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    8. Josie and Amy puts their fingers on two major concerns, it seems to me - parental time, and the wide range of standards that families have when it comes to access to devices. I love the idea of asking kids and parents to do activities together, as Heather, Melissa and Josie suggest, but it seems we do need some way to get buy-in from the community first, so that they actually do it. Robbie's idea of P/T conferences might work - unless you have trouble getting parents in for those. I hate to scare them into it by sending home letters of what COULD happen - and it's counterproductive. What other strategies are out there?

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    9. I think that would be a great idea for teachers to have student/parent digital citizenship homework assignments at the beginning of the school year. Another idea might be to come up with a parent survey to see what parents do and don't understand about digital citizenship. We can't expect parents to help us teach their children about digital citizenship if they themselves don't understand it.

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    10. I agree that too many parents are uninformed about the dangers of too much freedom at home with mobile devices. I strongly believe parents should monitor their child's use of devices and only allow them to use them in family areas and not after bedtime in their rooms.

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    11. I posted an update in the DigCit Community that comes from Common Sense Education. The video covers a lot of new and updated resources. I think one struggle with parents is that they don't know what they don't know when it comes to digital citizenship (just like us educators). Having VERY specific topics to engage them in can be a game changer. If you haven't already visited CSE's series on Parent Conversation Cases, go to https://www.commonsensemedia.org/educators/connecting-families/discuss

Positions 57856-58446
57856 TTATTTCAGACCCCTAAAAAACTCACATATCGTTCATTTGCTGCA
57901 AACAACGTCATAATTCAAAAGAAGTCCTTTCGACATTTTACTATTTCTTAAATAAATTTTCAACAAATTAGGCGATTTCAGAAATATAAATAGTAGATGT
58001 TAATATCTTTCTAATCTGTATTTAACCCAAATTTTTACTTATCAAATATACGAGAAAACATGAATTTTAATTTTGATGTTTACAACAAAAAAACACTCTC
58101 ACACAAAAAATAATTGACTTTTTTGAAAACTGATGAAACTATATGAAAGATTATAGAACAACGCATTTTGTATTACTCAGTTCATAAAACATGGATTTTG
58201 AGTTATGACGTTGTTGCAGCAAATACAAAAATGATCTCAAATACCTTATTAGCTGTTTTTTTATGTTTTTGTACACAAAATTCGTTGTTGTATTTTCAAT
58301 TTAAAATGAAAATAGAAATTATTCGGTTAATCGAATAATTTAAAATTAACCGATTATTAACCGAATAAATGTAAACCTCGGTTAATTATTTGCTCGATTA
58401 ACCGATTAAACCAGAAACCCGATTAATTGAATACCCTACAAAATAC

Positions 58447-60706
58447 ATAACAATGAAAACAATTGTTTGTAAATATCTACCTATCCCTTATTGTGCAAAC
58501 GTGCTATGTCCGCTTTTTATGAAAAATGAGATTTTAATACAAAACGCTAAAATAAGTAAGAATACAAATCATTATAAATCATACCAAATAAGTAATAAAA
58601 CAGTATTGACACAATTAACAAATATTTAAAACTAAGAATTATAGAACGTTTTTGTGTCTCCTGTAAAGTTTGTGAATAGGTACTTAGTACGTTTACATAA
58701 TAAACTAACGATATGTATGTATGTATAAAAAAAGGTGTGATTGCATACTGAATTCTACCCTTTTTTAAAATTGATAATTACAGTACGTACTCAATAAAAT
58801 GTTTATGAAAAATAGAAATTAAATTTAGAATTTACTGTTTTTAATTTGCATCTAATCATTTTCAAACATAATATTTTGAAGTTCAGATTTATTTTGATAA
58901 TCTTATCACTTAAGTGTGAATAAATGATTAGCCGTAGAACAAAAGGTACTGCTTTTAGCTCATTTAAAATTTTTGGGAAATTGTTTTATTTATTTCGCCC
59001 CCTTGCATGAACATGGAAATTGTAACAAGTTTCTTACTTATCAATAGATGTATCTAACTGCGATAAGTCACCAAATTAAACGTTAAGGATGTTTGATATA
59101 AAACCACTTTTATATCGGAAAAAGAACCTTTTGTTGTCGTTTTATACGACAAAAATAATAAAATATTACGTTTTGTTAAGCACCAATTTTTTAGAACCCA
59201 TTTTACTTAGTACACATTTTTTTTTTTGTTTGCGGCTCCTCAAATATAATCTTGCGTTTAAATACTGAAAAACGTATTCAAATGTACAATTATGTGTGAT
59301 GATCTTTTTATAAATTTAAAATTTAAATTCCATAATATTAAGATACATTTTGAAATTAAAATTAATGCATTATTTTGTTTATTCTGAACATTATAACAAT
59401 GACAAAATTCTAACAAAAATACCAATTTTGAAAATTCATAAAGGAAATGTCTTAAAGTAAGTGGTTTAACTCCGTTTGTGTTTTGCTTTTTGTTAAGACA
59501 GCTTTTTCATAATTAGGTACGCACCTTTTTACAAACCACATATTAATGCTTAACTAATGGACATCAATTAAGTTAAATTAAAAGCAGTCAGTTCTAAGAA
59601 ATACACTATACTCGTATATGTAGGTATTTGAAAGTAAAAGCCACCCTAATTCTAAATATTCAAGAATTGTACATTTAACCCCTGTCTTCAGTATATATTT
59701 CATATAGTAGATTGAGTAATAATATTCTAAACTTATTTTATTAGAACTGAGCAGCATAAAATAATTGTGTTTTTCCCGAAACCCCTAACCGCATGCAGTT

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  2. Good morning, everyone! I wanted to take a moment to introduce myself since I neglected to last week. My name is Meri Carnahan and I am on the eLearning team and have the privilege of moderating the eLearning book clubs. I will be sharing the discussion prompts each week and reading all of your wonderful thoughts and ideas. As you all hopefully saw last week, I am joined here in the blog by Michelle Green, also from the eLearning team, who is spearheading our digital citizenship initiative.

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    1. Hi Meri! Hi Michelle! The discussion last week was really good - I'm struggling with this week's question so looking forward to others' takes on it. Thanks for organizing this opportunity.

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  3. The first challenge I find in implementing a community-based approach to digital citizenship is having internet access. My building is still working on having enough computers and internet access throughout the building. The district is having a technology boot camp next week which I see as a positive sign to having internet access this school year. Once the teachers receive this professional development I feel it is a natural step to then include parents and the community. Hopefully during our “Back to School Night” we will be able to share internet information with our parents.

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    1. I think that your "Back to School Night" is the perfect time to introduce the concept of what it means to be a Digital Citizen! To remind parents that once something is put on the Internet....it is always there!

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    2. I like the idea of introducing this at Open House. I wonder how best to introduce the concept to parents, as I feel that authentic engagement with families will be a big challenge. I'm not sure a handout will even be read by many of my busy families. Perhaps there is a way to include students in introducing the material. I also think that social media could be used throughout the year to continue the conversation with families. I'm hoping to use Facebook this year for that communication. How were you thinking of introducing the topic at open house?

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    3. I agree with internet access being a big factor in a community-based approach. We have been 1:1 for 4 years and this will be 5 with new devices for our students. Still, many parents of my elementary building do not have access. Last year I had a family with no computer at home--the parents' cell phone was the only way the student could get on and that was when the parents were home. We have a small public library with 2-3 computers, but supervision is not always what it could be at home. Many things to continue to consider.